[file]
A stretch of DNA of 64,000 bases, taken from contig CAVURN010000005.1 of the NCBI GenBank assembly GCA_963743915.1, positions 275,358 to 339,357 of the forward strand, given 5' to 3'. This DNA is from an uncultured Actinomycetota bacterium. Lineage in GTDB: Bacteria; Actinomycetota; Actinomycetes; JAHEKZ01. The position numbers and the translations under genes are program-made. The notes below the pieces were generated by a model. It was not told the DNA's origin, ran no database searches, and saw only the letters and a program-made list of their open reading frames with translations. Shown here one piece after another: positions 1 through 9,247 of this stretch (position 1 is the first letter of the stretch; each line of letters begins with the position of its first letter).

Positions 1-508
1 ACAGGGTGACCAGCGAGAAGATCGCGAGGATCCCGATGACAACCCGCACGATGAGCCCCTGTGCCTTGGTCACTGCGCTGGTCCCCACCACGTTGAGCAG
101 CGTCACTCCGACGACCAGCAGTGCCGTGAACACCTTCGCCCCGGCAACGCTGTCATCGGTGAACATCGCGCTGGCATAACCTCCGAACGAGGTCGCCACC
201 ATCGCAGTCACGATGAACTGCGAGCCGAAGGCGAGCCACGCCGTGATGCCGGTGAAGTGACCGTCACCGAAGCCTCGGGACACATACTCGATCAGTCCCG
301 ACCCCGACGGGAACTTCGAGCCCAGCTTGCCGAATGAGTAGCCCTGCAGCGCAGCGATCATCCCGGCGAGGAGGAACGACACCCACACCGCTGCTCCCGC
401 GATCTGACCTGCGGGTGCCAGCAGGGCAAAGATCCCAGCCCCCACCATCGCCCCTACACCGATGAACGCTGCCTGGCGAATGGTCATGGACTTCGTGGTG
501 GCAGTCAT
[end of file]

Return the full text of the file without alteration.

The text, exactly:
A stretch of DNA of 64,000 bases, taken from contig CAVURN010000005.1 of the NCBI GenBank assembly GCA_963743915.1, positions 275,358 to 339,357 of the forward strand, given 5' to 3'. This DNA is from an uncultured Actinomycetota bacterium. Lineage in GTDB: Bacteria; Actinomycetota; Actinomycetes; JAHEKZ01. The position numbers and the translations under genes are program-made. The notes below the pieces were generated by a model. It was not told the DNA's origin, ran no database searches, and saw only the letters and a program-made list of their open reading frames with translations. Shown here one piece after another: positions 1 through 9,247 of this stretch (position 1 is the first letter of the stretch; each line of letters begins with the position of its first letter).

Positions 1-508
1 ACAGGGTGACCAGCGAGAAGATCGCGAGGATCCCGATGACAACCCGCACGATGAGCCCCTGTGCCTTGGTCACTGCGCTGGTCCCCACCACGTTGAGCAG
101 CGTCACTCCGACGACCAGCAGTGCCGTGAACACCTTCGCCCCGGCAACGCTGTCATCGGTGAACATCGCGCTGGCATAACCTCCGAACGAGGTCGCCACC
201 ATCGCAGTCACGATGAACTGCGAGCCGAAGGCGAGCCACGCCGTGATGCCGGTGAAGTGACCGTCACCGAAGCCTCGGGACACATACTCGATCAGTCCCG
301 ACCCCGACGGGAACTTCGAGCCCAGCTTGCCGAATGAGTAGCCCTGCAGCGCAGCGATCATCCCGGCGAGGAGGAACGACACCCACACCGCTGCTCCCGC
401 GATCTGACCTGCGGGTGCCAGCAGGGCAAAGATCCCAGCCCCCACCATCGCCCCTACACCGATGAACGCTGCCTGGCGAATGGTCATGGACTTCGTGGTG
501 GCAGTCAT